Does the new Opera share the same profile as Chrome/Chromium by default?

(Sorry but I laughed when I noticed the date on "upgraded" to Flash! :lol )

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Profiles aren't shared. At times, I've had Chrome, Chromium, Opera, and a couple of other Chromium based browsers. All have had different profiles.

Updating Opera is pretty easy; it's about like Firefox. Open the browser, let the update happen, and restart.

In comparison, Chrome wants to update whether the browser is open or not. I ditched it when I was depending on my iPad as a hotspot for all of my Internet access. A Chrome update chewed up a bunch metered bandwidth.

I usually like "centralized" updates that don't rely on opening the app. The App Store, for instance, is great. But I can set it to wait until I open it so I'm not surprised by huge updates. I also have MacUpdate's app, which scans the system for non-App Store apps. I've never minded letting Flash update on its own because those updates are tiny.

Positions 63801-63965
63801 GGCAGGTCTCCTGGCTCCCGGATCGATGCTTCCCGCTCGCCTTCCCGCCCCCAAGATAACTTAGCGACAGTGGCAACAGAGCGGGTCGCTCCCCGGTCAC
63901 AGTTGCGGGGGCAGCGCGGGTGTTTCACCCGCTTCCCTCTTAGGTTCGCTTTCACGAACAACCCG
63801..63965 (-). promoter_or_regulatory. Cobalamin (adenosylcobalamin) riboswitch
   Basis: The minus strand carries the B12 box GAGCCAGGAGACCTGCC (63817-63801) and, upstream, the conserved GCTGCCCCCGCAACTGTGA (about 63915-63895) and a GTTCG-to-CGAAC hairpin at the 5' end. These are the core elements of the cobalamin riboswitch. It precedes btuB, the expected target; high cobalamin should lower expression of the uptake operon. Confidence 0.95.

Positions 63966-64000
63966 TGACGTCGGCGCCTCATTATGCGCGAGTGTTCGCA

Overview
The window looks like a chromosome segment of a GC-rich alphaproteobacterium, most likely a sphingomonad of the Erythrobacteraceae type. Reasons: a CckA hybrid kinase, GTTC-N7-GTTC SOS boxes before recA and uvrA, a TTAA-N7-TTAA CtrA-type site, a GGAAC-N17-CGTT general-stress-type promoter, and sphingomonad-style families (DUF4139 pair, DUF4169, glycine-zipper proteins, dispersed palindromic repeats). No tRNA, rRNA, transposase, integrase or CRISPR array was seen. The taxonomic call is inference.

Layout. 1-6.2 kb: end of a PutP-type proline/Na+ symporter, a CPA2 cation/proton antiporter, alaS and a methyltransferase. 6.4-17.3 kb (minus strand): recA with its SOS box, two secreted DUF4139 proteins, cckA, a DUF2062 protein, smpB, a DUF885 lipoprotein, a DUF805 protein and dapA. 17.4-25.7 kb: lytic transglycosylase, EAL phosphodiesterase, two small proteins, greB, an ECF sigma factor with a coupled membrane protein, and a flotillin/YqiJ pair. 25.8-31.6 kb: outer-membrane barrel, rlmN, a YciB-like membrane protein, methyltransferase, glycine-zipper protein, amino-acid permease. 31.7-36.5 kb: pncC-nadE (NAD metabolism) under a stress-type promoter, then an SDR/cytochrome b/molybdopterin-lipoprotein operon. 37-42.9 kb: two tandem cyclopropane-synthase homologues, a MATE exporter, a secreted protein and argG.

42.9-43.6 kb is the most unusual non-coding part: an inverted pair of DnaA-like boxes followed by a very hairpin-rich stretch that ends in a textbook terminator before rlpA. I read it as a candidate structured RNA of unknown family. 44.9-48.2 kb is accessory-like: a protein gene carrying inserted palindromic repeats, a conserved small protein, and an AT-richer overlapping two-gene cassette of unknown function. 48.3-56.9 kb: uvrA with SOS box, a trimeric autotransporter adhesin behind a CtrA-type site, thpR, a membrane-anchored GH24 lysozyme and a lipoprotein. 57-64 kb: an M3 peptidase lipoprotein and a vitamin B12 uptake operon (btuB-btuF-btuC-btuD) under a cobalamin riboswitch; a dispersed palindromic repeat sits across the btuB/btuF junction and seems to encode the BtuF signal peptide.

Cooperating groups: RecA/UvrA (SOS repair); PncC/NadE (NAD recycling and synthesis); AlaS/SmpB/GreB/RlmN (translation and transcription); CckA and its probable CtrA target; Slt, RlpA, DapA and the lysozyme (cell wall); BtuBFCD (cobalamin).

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There's a way to stop that happening, even on a Mac. I forget the detail but is makes use of something called Keystone?

I thought Flash had got quite big these days. No idea the size of an update because many things I install afresh. I have seldom allowed Flash to even check for updates and would be prompted by landing on a page that uses it. Then I can answer the question "can I really be bothered?" and most of the time is no ... but at least I know Flash needs updated.

Some ISPs offer an unmetered opportunity. e.g. Free bandwidth overnight. Even for people on slow connections being able to command when update checking is performed, let alone actually downloading an update can be quite important. The User is really losing control of their own device these days. (Agreed that for some this is almost necessary but not for all.)

I've taken to updating Firefox from the Help > About page. I know what browsers are current as I am trawling stats and logs every day in life. I almost never install a xx.0.0 version. I may install a xx.0.1 version. I usually install a xx.0.2 version, if it ever happens. Partly this is idleness on my part. Previously I used to download the full version to somewhere network accessible and update all machines from the single installer.